Market Perspectives: The Corporate Inversion DebateLearn more about this firm
Corporate inversions — a quick summary
At 35%, corporate tax rates in the U.S. are among the world’s highest.
Furthermore, the U.S. also taxes on a global basis, meaning that non-U.S. earnings are taxed at U.S. rates, called “worldwide accounting,” which very few countries other than the U.S. use. This one-two punch is a major reason so many U.S. companies have left their profits overseas, opting not to pay a big tax bill to bring them home. In fact, eBay shows why bringing profits home can be costly – not only in taxes, but in stock price, too.
Although Ireland is on a worldwide tax system, its low corporate tax rate of 12.5% makes it an attractive country for companies to re-domicile. Additionally, many other countries not only have lower rates, they also tax on a territorial basis only. As a result, low-tax countries with territorial accounting, such as the U.K., Switzerland and the Netherlands, are being sourced by U.S. companies for attractive acquisition candidates. This can allow U.S. companies to re-domicile abroad and gain the associated tax benefits via “inversions.”
How do companies effect an inversion? The existing Tax Code governs the protocols to meet the qualifications for an inversion (Section 7874). Often it is a larger U.S. company acquiring a smaller company within a tax-advantaged country. So long as the newly combined company has at least 20% of its ownership in foreign hands after the deal, the U.S. company can be re-domiciled.
Inversions are not new — they’ve been around since the 1980s. So why all the attention now? Recent deals have gotten much bigger and therefore involve a potentially much larger loss of revenue to the IRS. For example: from 2000 to mid-2011, of the 25 inversions with greater than $100 million in market capitalization completed during that time, two-thirds were under $1 billion in size. But from June 2011 to now, two-thirds of deals involve U.S. companies over $10 billion in size — a huge hit to tax revenue.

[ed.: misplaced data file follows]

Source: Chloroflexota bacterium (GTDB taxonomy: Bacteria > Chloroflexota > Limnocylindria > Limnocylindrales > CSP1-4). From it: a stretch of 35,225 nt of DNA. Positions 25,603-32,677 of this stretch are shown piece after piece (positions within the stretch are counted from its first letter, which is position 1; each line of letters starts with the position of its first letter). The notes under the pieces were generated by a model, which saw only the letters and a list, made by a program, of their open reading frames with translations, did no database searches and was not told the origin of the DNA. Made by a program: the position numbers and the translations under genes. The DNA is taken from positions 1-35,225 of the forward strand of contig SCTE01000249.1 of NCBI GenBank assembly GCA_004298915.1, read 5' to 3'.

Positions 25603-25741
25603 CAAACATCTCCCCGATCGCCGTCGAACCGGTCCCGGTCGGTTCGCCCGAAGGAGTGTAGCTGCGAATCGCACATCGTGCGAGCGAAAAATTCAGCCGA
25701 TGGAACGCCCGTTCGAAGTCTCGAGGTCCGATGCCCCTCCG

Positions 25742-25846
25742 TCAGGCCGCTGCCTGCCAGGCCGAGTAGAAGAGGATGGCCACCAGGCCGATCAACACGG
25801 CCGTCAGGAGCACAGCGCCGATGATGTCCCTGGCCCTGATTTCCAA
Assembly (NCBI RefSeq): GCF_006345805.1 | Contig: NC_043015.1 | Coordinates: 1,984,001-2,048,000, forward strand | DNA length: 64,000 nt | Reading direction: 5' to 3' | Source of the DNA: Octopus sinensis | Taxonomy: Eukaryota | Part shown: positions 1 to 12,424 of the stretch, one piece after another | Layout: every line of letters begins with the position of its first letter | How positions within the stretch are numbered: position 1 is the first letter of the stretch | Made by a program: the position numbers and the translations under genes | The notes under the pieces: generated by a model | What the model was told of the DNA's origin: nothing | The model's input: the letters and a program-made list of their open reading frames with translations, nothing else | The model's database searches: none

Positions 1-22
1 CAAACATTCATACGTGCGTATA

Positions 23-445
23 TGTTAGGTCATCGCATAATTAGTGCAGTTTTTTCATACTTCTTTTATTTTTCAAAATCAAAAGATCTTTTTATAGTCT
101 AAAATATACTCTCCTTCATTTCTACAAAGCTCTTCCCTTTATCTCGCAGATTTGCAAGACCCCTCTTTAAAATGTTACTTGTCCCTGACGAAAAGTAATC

Hypothetically, if Congress were able to impose a 50 percent foreign ownership requirement for an inversion versus the current 20 percent, and apply it retroactively to May 8, 2014, the government could collect an additional $20 billion in revenue over 10 years.
Certainly the lack of progress on an overhaul of our tax system has likely eroded the confidence of CEOs that major tax reform is even on the horizon. Now that the stakes have been raised with more and bigger deals being undertaken or considered, inversions are at the intersection of Capitalism and Congress. And with mid-term elections at hand, the partisan divide is growing. Since the House is where tax legislation must originate, the chances of major tax reform are modest in the near term.
There may be mounting pressures for short-term measures, such as requiring a much higher percentage of ownership to be in the hands of foreigners, along with retroactive provisions. However, there is a low probability that any formal measures will be forthcoming until Congress reconvenes after their summer recess. In the meantime, political pressure has mounted – Eaton and Walgreens have recently withdrawn their inversion plans.
With this as backdrop, investors may likely see further acceleration of this phenomenon accompanied by rising levels of strident political rhetoric. Clearly, merger and acquisition activity in the U.S. is on the rise this year with over 4,000 deals pending or completed through June 30, and inversions have played a significant role.
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